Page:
When spouses with children divorce, custody is an unavoidable topic.
Recently, the laws governing child custody in divorce changed to require consideration of the child’s preference when determining custody and visitation, but the court must still consider and avoid several other factors.
What the court does consider
Children aged 13 years and older can address the court in a custody hearing as long as it remains in the child’s best interests. Other factors that the court considers include:
- The child’s community ties, including school and connections to other relatives in the area
- The child’s health
- The child’s emotional connection to each parent
The court also evaluates the parents to look for any history of violence or substance abuse issues and whether or not they can care for the child.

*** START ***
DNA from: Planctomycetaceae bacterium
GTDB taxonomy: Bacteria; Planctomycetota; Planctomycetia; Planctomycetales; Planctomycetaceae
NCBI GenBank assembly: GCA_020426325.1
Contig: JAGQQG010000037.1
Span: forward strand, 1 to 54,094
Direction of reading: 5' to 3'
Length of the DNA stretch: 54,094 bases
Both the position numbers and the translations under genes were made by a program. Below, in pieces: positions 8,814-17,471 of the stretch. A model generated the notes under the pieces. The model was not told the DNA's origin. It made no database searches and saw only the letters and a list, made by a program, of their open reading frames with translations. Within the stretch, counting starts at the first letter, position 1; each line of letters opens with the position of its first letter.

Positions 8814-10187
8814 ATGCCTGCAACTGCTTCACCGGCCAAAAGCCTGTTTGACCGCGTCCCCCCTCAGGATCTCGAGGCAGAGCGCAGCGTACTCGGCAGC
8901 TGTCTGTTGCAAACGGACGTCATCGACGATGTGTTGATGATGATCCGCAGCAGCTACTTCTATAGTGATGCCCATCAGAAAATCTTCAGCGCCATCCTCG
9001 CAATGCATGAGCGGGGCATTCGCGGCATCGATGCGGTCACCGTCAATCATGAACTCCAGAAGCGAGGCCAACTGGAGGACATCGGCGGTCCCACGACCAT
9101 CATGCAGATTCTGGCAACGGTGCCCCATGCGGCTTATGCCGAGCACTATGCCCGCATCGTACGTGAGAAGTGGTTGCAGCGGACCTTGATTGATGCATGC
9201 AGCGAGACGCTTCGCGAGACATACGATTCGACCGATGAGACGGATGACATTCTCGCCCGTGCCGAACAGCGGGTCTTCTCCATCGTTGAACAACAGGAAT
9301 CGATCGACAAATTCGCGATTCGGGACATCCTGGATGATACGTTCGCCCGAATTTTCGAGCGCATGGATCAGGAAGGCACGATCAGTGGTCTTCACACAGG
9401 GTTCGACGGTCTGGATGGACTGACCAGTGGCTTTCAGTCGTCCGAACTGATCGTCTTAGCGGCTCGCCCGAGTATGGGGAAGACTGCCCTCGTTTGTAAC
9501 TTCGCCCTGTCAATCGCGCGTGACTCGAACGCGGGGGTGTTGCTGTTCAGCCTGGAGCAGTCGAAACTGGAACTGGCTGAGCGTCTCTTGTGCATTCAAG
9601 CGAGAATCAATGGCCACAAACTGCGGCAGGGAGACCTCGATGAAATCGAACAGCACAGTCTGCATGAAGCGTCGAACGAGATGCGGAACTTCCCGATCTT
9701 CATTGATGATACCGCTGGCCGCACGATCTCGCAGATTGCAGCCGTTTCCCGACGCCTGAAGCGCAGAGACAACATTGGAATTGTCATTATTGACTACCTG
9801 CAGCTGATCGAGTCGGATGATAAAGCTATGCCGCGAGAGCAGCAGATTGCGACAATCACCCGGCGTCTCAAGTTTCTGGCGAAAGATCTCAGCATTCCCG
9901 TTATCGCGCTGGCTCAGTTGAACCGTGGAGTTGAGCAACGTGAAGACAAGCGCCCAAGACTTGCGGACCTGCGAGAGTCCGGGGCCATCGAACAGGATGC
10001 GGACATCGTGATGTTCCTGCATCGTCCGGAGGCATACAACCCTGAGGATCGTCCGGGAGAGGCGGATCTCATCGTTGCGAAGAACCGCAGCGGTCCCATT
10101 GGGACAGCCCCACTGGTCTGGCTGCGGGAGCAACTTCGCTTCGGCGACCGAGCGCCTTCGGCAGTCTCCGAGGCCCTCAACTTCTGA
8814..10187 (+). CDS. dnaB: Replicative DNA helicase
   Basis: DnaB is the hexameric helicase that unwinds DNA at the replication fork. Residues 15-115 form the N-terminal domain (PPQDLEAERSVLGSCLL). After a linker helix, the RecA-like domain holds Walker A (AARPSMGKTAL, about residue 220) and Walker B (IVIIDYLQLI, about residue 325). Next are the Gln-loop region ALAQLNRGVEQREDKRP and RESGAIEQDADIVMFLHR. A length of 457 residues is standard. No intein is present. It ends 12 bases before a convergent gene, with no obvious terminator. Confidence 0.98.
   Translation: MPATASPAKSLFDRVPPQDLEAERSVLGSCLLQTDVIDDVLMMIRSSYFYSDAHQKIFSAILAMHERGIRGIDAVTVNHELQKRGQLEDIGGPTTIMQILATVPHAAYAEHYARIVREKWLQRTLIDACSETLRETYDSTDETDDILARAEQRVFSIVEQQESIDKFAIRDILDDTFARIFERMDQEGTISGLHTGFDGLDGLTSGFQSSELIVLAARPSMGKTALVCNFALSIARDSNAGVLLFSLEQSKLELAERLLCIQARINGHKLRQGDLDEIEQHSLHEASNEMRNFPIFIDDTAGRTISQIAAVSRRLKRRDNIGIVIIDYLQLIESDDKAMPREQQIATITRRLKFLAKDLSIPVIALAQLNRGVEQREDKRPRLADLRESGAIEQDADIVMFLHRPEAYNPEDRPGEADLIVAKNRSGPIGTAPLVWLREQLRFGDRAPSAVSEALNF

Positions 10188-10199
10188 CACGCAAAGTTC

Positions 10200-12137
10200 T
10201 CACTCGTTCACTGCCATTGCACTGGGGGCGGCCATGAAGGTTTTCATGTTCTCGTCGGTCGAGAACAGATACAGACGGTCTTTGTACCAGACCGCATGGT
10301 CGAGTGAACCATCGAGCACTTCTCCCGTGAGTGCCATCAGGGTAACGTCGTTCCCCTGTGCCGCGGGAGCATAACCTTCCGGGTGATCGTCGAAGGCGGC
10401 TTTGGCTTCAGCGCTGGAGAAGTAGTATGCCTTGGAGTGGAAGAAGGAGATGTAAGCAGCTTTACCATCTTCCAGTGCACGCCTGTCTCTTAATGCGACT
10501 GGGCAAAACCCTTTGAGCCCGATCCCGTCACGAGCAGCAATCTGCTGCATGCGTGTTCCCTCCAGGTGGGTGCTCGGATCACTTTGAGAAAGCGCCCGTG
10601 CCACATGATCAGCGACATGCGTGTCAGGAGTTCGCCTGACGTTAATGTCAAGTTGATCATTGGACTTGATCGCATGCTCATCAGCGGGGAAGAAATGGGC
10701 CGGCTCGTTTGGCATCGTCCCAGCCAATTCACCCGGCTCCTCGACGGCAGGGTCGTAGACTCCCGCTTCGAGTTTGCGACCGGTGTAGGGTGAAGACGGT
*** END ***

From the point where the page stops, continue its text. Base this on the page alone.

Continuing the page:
What the court does not consider
There are also factors that the court cannot legally consider in a child custody case. These include:
- Personal details about a parent’s sexual orientation or sexual relations
- The sex or race of either parent
- Whether or not the parent has a physical disability
- A parent’s religious practices or lack thereof
- The economic advantage of one parent over the other
Sometimes there are exceptions to certain factors, such as religion or sexual relations, if it is potentially a detriment to the child’s best interests.
As children age and circumstances change, the child custody agreement may change as well. Each parent has the option to request a modification. Some parents need assistance to work out an agreement, and others can settle the terms on their own.